Activation energies for photochemically and thermally driven degradation processes of PV modules are very material, design and construction dependent and would need to be determined for each type of PV construction from a rigorous experimental design. Furthermore, published activation energy data for the photochemical degradation of polymers are very scarce.6), 12) For our purpose, activation energy values of 60 kJ/mol and 100 kJ/mol were assumed, in accordance with published data for the thermal degradation processes causing performance losses in PV modules.8)
Determination of Teff and Teq for Reference Outdoor Locations
Table 1 shows a small portion of 10-min parsed temperature data (column C) and irradiance data for the total solar radiation spectral range (column D) for Phoenix in 2007 tabulated in an ExcelTM spreadsheet. A column (E) with the left side of Equation 7 is created. The equation in cell E4 is D4*600/1E6 to convert irradiance in W/m2 into radiant exposure in MJ/m2. Cells E4 to E20 are summed to find the total radiant exposure (cell E2).
A column (F) with the right term of Equation 7 is created. The equation in cell F4 is $D4*600/1000000*EXP(($B$1* 1000/8.314)* (1/(273+F$1)-1/(273+C4))). It takes the activation energy value in cell B1, converts it to J/mol, an
d divides by the gas constant. The assumed effective temperature in cell F1 and the measured temperature in cell C4 are converted from Celsius to Kelvin. An exponential function is applied to the combined term and then multiplied by the irradiance within this time interval (10 min, i.e. 600 s). This is all summed in cell F2. The goal is to adjust Teff so that the sum of the right term (F2) equals the sum of the left term (E2) of Equation 7. A similar process was used to calculate the equivalent temperature for ¡®dark¡¯ thermal processes for the period shown in Table 1 (cell I1), using Equation 8. In that case, the irradiance term is not included in cells I4 to I20 and the sum in H2 is replaced by the number of intervals, since each interval has the same duration.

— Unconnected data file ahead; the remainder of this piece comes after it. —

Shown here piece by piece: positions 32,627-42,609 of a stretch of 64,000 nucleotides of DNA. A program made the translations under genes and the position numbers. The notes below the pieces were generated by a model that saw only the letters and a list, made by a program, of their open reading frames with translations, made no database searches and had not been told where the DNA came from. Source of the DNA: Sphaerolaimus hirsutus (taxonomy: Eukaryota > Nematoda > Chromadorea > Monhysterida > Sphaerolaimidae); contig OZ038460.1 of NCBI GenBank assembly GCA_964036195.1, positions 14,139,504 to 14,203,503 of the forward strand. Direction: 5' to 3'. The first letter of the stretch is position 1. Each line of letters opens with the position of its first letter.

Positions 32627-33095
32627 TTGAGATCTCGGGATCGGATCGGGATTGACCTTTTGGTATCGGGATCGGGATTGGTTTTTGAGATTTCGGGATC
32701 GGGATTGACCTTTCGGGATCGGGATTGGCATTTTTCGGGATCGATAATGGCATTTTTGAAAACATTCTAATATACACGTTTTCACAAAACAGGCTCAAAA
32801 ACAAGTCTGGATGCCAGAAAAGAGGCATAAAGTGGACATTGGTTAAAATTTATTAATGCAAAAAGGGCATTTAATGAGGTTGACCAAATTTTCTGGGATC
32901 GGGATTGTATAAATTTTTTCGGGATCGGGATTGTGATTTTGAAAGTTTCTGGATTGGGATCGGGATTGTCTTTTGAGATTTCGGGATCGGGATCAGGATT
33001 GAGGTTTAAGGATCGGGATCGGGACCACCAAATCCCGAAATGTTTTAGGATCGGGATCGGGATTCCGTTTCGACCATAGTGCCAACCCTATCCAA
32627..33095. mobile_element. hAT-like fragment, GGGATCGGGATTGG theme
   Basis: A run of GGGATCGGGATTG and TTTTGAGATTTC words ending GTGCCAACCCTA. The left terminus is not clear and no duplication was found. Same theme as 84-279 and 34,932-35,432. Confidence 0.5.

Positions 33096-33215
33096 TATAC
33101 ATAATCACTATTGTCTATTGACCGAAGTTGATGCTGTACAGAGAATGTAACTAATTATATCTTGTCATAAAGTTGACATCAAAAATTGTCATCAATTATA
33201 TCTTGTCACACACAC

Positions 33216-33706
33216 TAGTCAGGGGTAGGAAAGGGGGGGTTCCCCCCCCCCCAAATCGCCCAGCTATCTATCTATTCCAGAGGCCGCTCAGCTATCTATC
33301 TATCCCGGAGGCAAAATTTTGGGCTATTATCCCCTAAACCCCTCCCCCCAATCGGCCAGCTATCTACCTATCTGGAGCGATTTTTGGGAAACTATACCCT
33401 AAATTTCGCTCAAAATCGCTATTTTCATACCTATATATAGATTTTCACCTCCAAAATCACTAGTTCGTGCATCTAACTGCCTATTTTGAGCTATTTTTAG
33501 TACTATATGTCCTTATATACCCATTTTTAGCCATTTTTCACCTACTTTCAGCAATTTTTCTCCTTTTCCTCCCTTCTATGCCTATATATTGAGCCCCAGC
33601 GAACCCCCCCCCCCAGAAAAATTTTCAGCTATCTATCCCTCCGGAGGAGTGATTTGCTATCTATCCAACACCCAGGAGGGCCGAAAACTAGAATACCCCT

Table 2 shows the calculated yearly values of Teff and Teq at DSET and SFTS in 2007. It is interesting to note that when UV solar irradiance data were used to calculate Teff, nearly identical values (+/-0.1¡ÆC) were obtained.
Determination of Teff and Teq for the Core Test of Atlas 25PLUS
Table 3 shows the temperature and irradiance parameters for a portion of the STH cycle. Column B indicates the temperature measured at the back of a PV module. After 120 STH cycles (or 7 days), 40 STHF cycles are run over 3 days.
The value in cell D5 is the radiant exposure, obtained by multiplying C5 by the time interval between C5 and C6 in seconds and divided by 1E6 to convert W/m2 into MJ/m2. The equation in cell E5 is $D5*EXP(($B$1*1000/8.314)*(1/(273+E$1)-1/(273+B5))). The values of cells D5 to D44 and E5 to E44 are summed in respectively cells D2 and E2, weighing in the ratio of STH/STHF cycles (120/40). The value of Teff in E1 is adjusted so that the value of cell E2 equates that of D2.
The same procedure was used to determine Teq in cell H1, by removing the irradiance term from cells in column H. G2 is the duration of 120 STH + 40 STHF cycles in seconds. The calculated values of Teff and Teq are reported in Table 4.
Determination of Acceleration Factor of Atlas 25PLUS Core Test vs. Outdoors